London: Researchers in Japan have found a way to "read" dreams after using MRI scans to predict the images that people see when they enter into an early stage of sleep.
They reported that they could do this with 60 percent accuracy.
The team now wants to see if brain activity can be used to predict other aspects of dreaming, such as the emotions experienced during sleep, the BBC reported.
Professor Yukiyasu Kamitani, from the ATR Computational Neuroscience Laboratories, in Kyoto, said, "I had a strong belief that dream decoding should be possible at least for particular aspects of dreaming... I was not very surprised by the results, but excited."
People have been trying to decipher dreams since ancient Egyptian times, but the researchers who have carried out this study have found a more direct way to tap into our nighttime visions.
The team used MRI scans to monitor three people as they slept.
Just as the volunteers started to fall asleep inside the scanners, they were woken up and asked to recount what they had seen.
Each image mentioned, from bronze statues to keys and ice picks, was noted, no matter how surreal.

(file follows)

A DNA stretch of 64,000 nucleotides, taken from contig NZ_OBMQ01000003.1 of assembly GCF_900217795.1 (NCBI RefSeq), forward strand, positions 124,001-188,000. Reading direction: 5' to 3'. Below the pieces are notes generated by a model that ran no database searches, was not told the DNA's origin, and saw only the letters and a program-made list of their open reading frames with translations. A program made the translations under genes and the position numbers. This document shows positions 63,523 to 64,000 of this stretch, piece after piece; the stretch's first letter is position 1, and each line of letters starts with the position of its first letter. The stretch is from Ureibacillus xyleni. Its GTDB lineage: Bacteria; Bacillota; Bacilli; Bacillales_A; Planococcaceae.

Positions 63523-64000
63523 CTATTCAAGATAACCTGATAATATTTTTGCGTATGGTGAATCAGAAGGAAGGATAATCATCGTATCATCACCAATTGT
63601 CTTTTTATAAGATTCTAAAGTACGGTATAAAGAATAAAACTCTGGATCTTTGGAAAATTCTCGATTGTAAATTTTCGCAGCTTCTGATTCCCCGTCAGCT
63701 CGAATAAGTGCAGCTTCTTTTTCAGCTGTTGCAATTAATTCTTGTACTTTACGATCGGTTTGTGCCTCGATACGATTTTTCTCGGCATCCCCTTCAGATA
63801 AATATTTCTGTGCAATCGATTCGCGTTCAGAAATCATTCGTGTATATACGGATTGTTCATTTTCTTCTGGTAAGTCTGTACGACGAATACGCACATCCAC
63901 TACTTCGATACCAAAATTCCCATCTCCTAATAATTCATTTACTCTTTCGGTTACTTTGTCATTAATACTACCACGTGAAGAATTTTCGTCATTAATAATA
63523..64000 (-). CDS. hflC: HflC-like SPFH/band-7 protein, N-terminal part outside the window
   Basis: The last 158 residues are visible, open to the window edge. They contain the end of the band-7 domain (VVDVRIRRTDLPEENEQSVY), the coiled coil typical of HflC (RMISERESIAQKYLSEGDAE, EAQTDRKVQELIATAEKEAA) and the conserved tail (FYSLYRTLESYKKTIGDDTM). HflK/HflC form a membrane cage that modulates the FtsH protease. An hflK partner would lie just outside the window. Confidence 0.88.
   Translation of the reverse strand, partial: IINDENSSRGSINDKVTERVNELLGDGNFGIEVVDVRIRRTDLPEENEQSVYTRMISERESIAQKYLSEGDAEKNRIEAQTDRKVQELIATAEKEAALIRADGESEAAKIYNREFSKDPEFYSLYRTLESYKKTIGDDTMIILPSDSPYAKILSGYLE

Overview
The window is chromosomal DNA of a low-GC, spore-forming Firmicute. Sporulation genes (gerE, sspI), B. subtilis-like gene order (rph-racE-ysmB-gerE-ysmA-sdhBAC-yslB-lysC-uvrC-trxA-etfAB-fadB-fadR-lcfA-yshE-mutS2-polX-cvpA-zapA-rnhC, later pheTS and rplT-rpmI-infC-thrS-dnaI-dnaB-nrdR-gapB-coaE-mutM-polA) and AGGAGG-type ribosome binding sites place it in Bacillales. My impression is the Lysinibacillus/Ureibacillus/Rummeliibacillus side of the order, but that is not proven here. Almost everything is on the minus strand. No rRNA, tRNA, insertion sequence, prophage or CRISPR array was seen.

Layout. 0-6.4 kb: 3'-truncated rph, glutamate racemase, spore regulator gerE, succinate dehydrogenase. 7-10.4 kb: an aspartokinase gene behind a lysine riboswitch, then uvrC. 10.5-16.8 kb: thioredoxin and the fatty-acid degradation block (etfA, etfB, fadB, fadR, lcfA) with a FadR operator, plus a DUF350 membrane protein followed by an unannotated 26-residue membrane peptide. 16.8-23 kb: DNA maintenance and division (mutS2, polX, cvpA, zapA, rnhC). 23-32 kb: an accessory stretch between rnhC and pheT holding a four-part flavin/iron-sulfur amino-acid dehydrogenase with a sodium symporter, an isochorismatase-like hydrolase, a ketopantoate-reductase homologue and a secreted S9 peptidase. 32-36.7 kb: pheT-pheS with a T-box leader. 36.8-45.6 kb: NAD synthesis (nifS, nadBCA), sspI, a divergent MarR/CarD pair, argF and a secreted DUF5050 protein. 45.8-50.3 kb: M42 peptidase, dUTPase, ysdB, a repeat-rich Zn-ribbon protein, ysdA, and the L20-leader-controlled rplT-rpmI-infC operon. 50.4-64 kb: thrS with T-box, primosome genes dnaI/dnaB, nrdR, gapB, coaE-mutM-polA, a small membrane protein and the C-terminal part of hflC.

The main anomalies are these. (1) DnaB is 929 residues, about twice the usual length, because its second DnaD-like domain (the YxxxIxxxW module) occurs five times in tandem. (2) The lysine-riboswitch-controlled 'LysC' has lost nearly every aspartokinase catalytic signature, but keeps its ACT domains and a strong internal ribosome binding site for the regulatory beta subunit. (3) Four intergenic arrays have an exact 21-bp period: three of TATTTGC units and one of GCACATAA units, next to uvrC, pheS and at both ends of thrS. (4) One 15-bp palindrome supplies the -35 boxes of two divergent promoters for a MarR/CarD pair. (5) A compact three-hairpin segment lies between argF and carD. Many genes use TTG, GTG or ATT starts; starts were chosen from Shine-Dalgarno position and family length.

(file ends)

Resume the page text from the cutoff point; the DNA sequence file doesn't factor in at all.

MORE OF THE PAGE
This was repeated more than 200 times for each participant.
The researchers used the results to build a database, where they grouped together objects into similar visual categories. For example, hotel, house and building were grouped together as "structures".
The scientists then scanned the volunteers again, but this time, while they were awake and looking at images on a computer screen.
With this, they were able to see the specific patterns of brain activity that correlated with the visual imagery.
During the next round of sleep tests, by monitoring the brain scans the researchers could predict what the volunteers were seeing in their dreams.
"We were able to reveal dream content from brain activity during sleep, which was consistent with the subjects` verbal reports," Professor Kamitani said.
The researchers now want to look at deeper sleep, where the most vivid dreams are thought to occur, as well as see whether brain scans can help them to predict emotions, smells, colours and actions that people experience as they sleep.
The findings are published in the journal Science.